National

Enemy Property Act: a Backgrounder

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It’s time the Legislature intervenes in this juggernautic assault on judiciary and the Muslim Personal Law.

After its fiasco on Enemy Property Ordinance (2 July 2010) wisdom seems to have dawned on the Union cabinet which decided to drop the idea of issuing a fresh ordinance. This is what Sushama Swaraj feared while interrupting during the home minister’s reply. She had suggested the matter to be referred to the Standing Committee and had categorically stated that if the bill was introduced with amendments her party would oppose it. What the government has decided now is to introduce the bill along with the proposed amendments and in case the bill is opposed by BJP it shall be routed though the Standing Committee. Thus BJP’s threat perception as well as suggestion have been taken cognisance of.

The home minister did not receive the backing of his several cabinet colleagues and was adamant to have fresh ordinance. He was advised that this would create a false impression that the government wanted to rule the nation through ordinance. A senior member quipped: If one can rule by ordinances, then people many well argue why do you need Parliament?” In addition to the cabinet, even Sonia Gandhi was against the ordinance cult.

The original ordinance (July 2010) was, on the one hand, against the Muslims (though a few other communities were also adversely affected). It shielded the interests of encroachers (read Hindus) so powerfully that it intended to deny legal access to any body. This was a travesty with the constitutions and in fact, amounted to undermining the judiciary. What is extremely surprising, as Karan Thapar puts it is PC’s role in the whole affair. Having been a senior counselor for so many years how can he slam the doors of the court to any litigants? Thapar rightly says: “Its outcome was tantamount to undermining the constitutional rights of a certain category of Indian citizens to inherit parental property.” Thapar asks: “As a lawyer he himself fought the case of a rival claimant but as a home minister his ordinance nullified the Supreme Court judgement. Should he not have recused himself from handling the issue?”

In a press conference and then as a rejoinder PC wants us to know: I have no recollection of any such case or any of the parties to any relevant dispute” (see image below). He justifies his forgetfulness with a lame excuse “Asking a senior counsel if he had appeared in a case eight years ago is like asking a taxi driver whether his taxi had transported a person on one occasion eight years ago.” A taxi drive does not have the IQ or phenomenal memory of a Harvard scholar. Even then he does remember if he (the passenger) happens to be a cricketer, film star or if he gives him a hefty tip. As a senior counselor he must have received substantial sum from the respondent which one might never forget because we are told that senior counsellors charge in lacs! (specially from one who produces forged documents)

Coming back to the issue after this distraction, the amended bill will take care of concerns of both – the Hindu tenants and the Muslim heirs. This must “appease” BJP. Still if it chooses to oppose we must conclude that its concern for Muslims (which Gadkari claims to be genuine) are crocodile tears!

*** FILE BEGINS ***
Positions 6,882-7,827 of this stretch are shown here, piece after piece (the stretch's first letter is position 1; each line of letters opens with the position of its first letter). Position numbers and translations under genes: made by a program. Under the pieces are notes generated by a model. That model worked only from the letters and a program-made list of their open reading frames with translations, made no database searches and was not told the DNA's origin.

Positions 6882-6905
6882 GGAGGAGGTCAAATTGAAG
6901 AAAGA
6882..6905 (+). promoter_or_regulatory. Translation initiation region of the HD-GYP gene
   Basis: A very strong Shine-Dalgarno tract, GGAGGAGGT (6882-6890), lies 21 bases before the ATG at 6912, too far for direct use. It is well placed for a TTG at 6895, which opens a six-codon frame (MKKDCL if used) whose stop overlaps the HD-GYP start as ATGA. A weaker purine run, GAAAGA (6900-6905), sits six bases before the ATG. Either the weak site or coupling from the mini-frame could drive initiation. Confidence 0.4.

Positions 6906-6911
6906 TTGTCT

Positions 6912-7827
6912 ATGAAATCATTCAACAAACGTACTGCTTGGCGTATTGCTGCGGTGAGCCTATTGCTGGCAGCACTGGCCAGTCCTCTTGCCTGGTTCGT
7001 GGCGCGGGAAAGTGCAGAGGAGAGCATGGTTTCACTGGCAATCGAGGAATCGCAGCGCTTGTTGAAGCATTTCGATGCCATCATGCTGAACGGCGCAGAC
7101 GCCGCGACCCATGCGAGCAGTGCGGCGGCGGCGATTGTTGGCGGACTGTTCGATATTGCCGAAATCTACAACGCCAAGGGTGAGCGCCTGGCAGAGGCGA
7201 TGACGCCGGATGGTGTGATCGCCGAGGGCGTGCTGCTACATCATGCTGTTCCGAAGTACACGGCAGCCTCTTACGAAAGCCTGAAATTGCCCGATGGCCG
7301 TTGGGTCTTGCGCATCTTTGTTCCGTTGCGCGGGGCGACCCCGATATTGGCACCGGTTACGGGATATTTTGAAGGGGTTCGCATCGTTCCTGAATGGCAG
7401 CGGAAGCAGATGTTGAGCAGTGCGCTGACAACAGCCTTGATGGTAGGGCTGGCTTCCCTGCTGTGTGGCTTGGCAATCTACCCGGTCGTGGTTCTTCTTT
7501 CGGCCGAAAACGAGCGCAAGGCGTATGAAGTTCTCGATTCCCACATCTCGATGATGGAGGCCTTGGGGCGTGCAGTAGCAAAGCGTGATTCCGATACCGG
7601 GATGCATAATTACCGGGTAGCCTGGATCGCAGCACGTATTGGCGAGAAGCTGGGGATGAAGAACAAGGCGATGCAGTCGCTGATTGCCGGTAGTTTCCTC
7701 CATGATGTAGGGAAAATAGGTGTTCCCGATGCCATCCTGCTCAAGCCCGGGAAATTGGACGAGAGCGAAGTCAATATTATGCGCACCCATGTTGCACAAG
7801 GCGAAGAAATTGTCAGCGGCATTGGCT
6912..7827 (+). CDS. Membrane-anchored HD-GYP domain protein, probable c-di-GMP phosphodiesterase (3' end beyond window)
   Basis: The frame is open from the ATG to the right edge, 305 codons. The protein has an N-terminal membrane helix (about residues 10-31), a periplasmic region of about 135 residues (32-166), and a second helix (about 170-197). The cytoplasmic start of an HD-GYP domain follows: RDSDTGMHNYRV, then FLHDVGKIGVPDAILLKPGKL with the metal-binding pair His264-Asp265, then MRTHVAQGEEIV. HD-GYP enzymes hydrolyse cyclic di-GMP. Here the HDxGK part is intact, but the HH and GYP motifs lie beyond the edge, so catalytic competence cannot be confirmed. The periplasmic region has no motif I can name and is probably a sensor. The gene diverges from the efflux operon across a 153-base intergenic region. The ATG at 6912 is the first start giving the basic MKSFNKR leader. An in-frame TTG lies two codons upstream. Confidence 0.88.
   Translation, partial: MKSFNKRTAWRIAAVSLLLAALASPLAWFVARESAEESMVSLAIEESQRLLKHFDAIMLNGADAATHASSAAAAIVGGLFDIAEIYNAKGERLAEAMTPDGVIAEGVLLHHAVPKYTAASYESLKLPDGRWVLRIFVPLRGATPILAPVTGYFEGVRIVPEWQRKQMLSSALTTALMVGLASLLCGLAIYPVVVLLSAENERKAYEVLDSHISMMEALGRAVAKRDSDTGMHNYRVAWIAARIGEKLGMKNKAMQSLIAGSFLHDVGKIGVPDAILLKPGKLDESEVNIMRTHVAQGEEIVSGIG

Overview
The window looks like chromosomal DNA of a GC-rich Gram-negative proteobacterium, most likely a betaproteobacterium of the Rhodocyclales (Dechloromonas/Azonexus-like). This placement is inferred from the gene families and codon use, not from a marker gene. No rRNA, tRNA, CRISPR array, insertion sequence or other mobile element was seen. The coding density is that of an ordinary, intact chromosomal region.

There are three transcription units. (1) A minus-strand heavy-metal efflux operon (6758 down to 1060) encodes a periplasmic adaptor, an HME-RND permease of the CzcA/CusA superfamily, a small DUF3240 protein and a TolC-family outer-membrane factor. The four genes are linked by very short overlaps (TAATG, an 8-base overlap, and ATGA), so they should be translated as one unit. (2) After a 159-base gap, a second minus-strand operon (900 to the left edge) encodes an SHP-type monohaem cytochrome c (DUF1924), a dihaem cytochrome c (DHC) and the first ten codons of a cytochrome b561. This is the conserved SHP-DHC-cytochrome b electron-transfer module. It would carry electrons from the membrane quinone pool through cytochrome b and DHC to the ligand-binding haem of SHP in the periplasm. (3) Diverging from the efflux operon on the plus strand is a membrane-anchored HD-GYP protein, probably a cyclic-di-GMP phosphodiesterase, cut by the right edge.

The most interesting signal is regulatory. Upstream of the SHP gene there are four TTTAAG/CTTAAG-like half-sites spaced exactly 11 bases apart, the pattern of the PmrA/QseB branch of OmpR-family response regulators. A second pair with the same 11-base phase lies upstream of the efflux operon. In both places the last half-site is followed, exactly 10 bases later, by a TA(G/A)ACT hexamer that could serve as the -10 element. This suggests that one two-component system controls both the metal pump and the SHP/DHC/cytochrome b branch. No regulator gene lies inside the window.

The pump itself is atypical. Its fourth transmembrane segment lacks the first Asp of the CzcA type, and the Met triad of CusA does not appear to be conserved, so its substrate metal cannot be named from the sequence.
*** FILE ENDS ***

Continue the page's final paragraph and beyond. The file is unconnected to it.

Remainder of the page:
Another devastating outcome of the ordinance was to make Supreme Court (and the entire judiciary) redundant. In that case the Custodian would be more powerful than the SC chief justice or for that matter anyone else in the country (except the President) because even executive does not make judiciary irrelevant. Such immense power would make his post the most enviable. In case he becomes despot (or corrupt) none could have brought him under any judicial/ legal ambit.

We stand corrected over a statement. On 5 April 2002 Mr P Chidambaram did represent the forgerers. We are informed that Mr Salman Khurshid did not appear for MAM Khan before the judgement of the SC in 2005. He appeared for MAM Khan against the occupants/ tenants for the implementation of the order of the SC in 2008 and 2009.

 

Record of attendance at Court No. 10 of the Surpeme Court on 5 April 2002 shows that Senior Advocate Chidambram was defending a party to the suit [some tenants of Raja Saheb’s properties]
Image: Record of attendance at Court No. 10 of the Surpeme Court on 5 April 2002 shows that Senior Advocate Chidambram was defending a party to the suit [some tenants of Raja Saheb’s properties]

II

Though the Enemy Property Act covers more than 2000 properties in the length and breadth of the country it is not merely the fortune of Raja of Mahmoodabad that is in great peril; it also denies legal access to several poor and hapless Muslims who cannot afford to engage senior lawyers like Jaitley and PC and who cannot produce the citizen document within 120 days from a corrupt bureaucracy.

It also disallows legitimate legal process for rightful Indian heirs including the right to succession, adoption, hiba and other matters related to Muslim Personal Law and the Constitution of India. This ordinance would create a precedent that because of inexplicable reasons the rights of individuals and especially those of the Minority community could be superseded without permitting them to have recourse of law.

It is interesting to note in this context that Late MA Jinnah’s property in Mumbai has now been decided in favour of his legal heir (Nusli Wadia). At one time Jawaharlal Nehru wanted to retain the property for historical (and emotional) reaons with the government of India and even offered to pay handsome price for that. Do we mean to say that we have one set of norms for Jinnah’s descendants and other kind of rules for anyone else’s? Do we have separate yardsticks to handle “Enemy property” for Parsis and Muslims?

In fact, the word “Enemy” is a misnomer. When we make tall claims of friendship with Pakistan, humane gesture of rushing aids to flood victims or even return thousands of war prisoners (of 1971 war) as a gesture of good will why should we retain this label of “enemy” a term coined in 1965 which under the Simla agreement or Vajpaye-Musharraf accord has lost its sting. To treat hundreds of Indian residents “enemy” or to coerce them to prove their citizenship (within 120 days) is to belie the spirit of Samjhauta Express!

III

Raja MehmudabadLet us turn now to decades old battle that the Raja of Mahmoodabad fought and the travails through which he had to undergo moving from one court to another and ultimately arrive at that very spot where he stood in 1986. The tenants and encroachers are not a poor and miserable lot. They are multi-millionaires themselves, tycoons to be precise.